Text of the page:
a

, we need to move

q

×

n

units to the right and
then move extra

r units in the same direction. In case of a negative a, we need to move
(q − 1) × n units to the left (q is negative in this case) and then move r units in the oppo-
site direction. In both cases the value of r is positive.
Divisibility
Let us brieﬂy discuss divisibility, a topic we often encounter in cryptography. If a is not
zero and we let r = 0 in the division relation, we get
We then say that n divides a (or n is a divisor of a). We can also say that a is divis-
ible by n. When we are not interested in the value of q, we can write the above relation-
ship as a
|
n. If the remainder is not zero, then n does not divide a and we can write the
relationship as an.
Example 2.4
a.The integer 4 divides the integer 32 because 32 = 8 × 4. We show this as 4| 32.
b.The number 8 does not divide the number 42 because 42 = 5 × 8 + 2. There is a remainder, the
number 2, in the equation. We show this as 8

42.
−255 = (−23 × 11) + (–2) ↔ −255 = (−24 × 11) + 9
Figure 2.5
Graph of division algorithm
a
==
==
q
××
××
n
0 n 2n qn a
Case of
positive a
Case of
negative a
0
−n−2n
qn
(q − 1)n
a
r
r
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Confirming Proofs
SECTION 2.1 INTEGER ARITHMETIC 21
Example 2.5
a.We have 13| 78, 7| 98, −6| 24, 4| 44, and 11| (−33).
b.We have 1327, 750, −623, 441, and 11(−32).
Properties
Following are several properties of divisibility. The interested reader can check Appen-
dix P for proofs.
Example 2.6
a.Since 3| 15 and 15| 45, according to the third property, 3| 45.
b.Since 3| 15 and 3| 9, according to the fourth property, 3| (15 × 2 + 9 × 4), which means 3| 66.
All Divisors
A positive integer can have more than one divisor. For example, the integer 32 has six
divisors: 1, 2, 4, 8, 16, and 32. We can mention two interesting facts about divisors of
positive integers:
Greatest Common Divisor
One integer often needed in cryptography is the greatest common divisor of two posi-
tive integers. Two positive integers may have many common divisors, but only one
greatest common divisor. For example, the common divisors of 12 and 140 are 1, 2, and 4.
However, the greatest common divisor is 4. See Figure 2.6.
Property 1:if a| 1, then a =
±
1.
Property 2:if a| b and b| a, then a =
±
b.
Property 3:if a| b and b| c, then a| c.
Property 4:if a| b and a| c, then a| (m
×
b + n
×
c), where m and n are arbitrary integers.
Fact 1: The integer 1 has only one divisor, itself.
Fact 2: Any positive integer has at least two divisors, 1 and itself (but it can have more).
Figure 2.6
Common divisors of two integers
Divisors of 140
Common Divisors
of 140 and 12
Divisor of 12
1
3
2
6
4
12
7
5
35
14
1070
28
20
140
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22 CHAPTER 2 MATHEMATICS OF CRYPTOGRAPHY
Euclidean Algorithm
Finding the greatest common divisor (gcd) of two positive integers by listing all com-
mon divisors is not practical when the two integers are large. Fortunately, more than
2000 years ago a mathematician named Euclid developed an algorithm that can ﬁnd the
greatest common divisor of two positive integers. The Euclidean algorithm is based
on the following two facts (see Appendix P for the proof):
The ﬁrst fact tells us that if the second integer is 0, the greatest common divisor is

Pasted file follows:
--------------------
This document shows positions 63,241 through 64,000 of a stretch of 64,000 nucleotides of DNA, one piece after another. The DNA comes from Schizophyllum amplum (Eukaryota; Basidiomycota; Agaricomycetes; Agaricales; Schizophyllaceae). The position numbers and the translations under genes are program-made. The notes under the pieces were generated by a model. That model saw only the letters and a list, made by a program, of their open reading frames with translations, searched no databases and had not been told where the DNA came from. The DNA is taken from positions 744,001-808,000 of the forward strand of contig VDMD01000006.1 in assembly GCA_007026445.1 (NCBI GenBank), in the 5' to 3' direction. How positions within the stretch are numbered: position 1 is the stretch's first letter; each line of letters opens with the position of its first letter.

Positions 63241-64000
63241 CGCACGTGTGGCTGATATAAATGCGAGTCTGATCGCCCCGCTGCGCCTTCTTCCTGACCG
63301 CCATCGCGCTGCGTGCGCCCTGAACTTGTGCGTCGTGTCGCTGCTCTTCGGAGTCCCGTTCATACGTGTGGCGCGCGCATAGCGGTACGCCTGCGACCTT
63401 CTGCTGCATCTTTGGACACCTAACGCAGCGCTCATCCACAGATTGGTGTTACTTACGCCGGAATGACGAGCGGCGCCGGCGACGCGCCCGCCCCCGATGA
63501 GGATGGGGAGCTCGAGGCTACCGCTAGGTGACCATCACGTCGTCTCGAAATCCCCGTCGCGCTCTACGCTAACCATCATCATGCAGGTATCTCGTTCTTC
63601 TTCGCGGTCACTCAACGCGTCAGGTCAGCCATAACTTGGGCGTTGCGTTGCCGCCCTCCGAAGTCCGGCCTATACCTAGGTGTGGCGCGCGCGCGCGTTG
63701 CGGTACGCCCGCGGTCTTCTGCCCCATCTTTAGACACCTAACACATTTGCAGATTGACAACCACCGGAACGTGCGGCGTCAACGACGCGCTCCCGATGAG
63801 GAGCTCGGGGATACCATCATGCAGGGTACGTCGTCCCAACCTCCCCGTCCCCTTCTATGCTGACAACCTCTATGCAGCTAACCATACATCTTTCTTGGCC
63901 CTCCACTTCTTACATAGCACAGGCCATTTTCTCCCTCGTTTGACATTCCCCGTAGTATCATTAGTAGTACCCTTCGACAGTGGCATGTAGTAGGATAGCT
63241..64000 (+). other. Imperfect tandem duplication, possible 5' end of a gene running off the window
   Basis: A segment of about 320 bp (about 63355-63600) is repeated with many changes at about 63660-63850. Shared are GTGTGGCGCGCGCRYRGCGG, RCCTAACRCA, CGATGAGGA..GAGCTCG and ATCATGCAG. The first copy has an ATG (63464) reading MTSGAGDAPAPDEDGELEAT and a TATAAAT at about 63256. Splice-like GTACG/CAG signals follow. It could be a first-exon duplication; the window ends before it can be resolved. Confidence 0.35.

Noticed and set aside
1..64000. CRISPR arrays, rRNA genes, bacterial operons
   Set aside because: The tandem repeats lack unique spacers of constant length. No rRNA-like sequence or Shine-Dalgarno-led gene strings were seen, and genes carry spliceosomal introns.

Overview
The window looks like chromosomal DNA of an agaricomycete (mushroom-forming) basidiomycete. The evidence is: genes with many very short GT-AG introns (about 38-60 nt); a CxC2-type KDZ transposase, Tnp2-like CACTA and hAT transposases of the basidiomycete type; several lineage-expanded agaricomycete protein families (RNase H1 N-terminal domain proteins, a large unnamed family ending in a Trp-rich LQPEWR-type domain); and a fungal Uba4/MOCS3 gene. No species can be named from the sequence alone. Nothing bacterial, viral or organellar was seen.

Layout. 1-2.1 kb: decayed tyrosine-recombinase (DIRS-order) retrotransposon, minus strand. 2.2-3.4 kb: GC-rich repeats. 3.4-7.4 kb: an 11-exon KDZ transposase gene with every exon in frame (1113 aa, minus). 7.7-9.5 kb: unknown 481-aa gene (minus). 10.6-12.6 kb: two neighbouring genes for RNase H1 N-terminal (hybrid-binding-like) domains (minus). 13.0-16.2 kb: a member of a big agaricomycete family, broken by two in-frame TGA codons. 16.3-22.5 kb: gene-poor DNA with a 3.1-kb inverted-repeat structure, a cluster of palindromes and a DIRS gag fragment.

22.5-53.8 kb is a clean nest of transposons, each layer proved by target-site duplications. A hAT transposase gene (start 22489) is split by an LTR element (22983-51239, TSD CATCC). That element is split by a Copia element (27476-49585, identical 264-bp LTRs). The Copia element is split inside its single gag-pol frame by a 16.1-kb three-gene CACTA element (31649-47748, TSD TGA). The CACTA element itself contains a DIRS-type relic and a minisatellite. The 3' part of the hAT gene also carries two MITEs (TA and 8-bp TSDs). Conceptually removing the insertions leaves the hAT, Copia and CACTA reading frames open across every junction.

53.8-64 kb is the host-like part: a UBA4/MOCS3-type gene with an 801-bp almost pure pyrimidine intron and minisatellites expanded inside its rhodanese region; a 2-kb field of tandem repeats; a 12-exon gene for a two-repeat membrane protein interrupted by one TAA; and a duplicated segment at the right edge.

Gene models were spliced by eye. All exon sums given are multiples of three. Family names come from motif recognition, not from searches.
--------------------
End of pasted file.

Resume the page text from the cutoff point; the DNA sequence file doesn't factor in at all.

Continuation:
the ﬁrst one. The second fact allows us to change the value of a, b until b becomes 0.
For example, to calculate the gcd (36, 10), we can use the second fact several times and
the ﬁrst fact once, as shown below.
In other words, gcd (36, 10) = 2, gcd (10, 6) = 2, and so on. This means that instead
of calculating gcd (36, 10), we can ﬁnd gcd (2, 0). Figure 2.7 shows how we use the
above two facts to calculate gcd (a, b).
We use two variables, r
1
and r
2
,

to hold the changing values during the process of
reduction. They are initialized to a and b. In each step, we calculate the remainder of
r
1
divided by r
2
and store the result in the variable r. We then replace r
1
by r
2
and r
2
by r.
The steps are continued until r
2
becomes 0. At this moment, we stop. The gcd (a, b) is r
1
.
The greatest common divisor of two positive integers is the largest integer that can
divide both integers.
Fact 1: gcd (a, 0) = a
Fact 2: gcd (a, b) = gcd (b, r), where r is the remainder of dividing a by b
gcd (36, 10) = gcd (10, 6) = gcd (6, 4) = gcd (4, 2) = gcd (2, 0) = 2
Figure 2.7
Euclidean algorithm
b. Algorithm a. Process
r
1
= a r
2
= b
r
r
gcd (a , b) = r
1

r
2
r
1
r
2
r
1
0
r
1
0
}
{
while (r
2
> 0)
(Initialization)
gcd (a, b) = r
1
q = r
1
/ r
2
;
r
1
= a;r
2
= b;

r
1
= r
2
; r
2
= r;
r = r
1
− q * r
2
;
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Confirming Proofs
SECTION 2.1 INTEGER ARITHMETIC 23
Find the greatest common divisor of 2740 and 1760.
Solution
We apply the above procedure using a table. We initialize r
1
to 2740 and r
2
to 1760. We have also
shown the value of q in each step. We have gcd (2740, 1760) = 20.
Example 2.7
Find the greatest common divisor of 25 and 60.
Solution
We chose this particular example to show that it does not matter if the ﬁrst number is smaller than
the second number. We immediately get our correct ordering. We have gcd (25, 65) = 5.
The Extended Euclidean Algorithm
Given two integers a and b, we often need to ﬁnd other two integers, s and t, such that
The extended Euclidean algorithm can calculate the gcd (a, b) and at the same time
calculate the value of s and t. The algorithm and the process is shown in Figure 2.8.
As shown in Figure 2.8, the extended Euclidean algorithm uses the same number of
steps as the Euclidean algorithm. However, in each step, we use three sets of calculations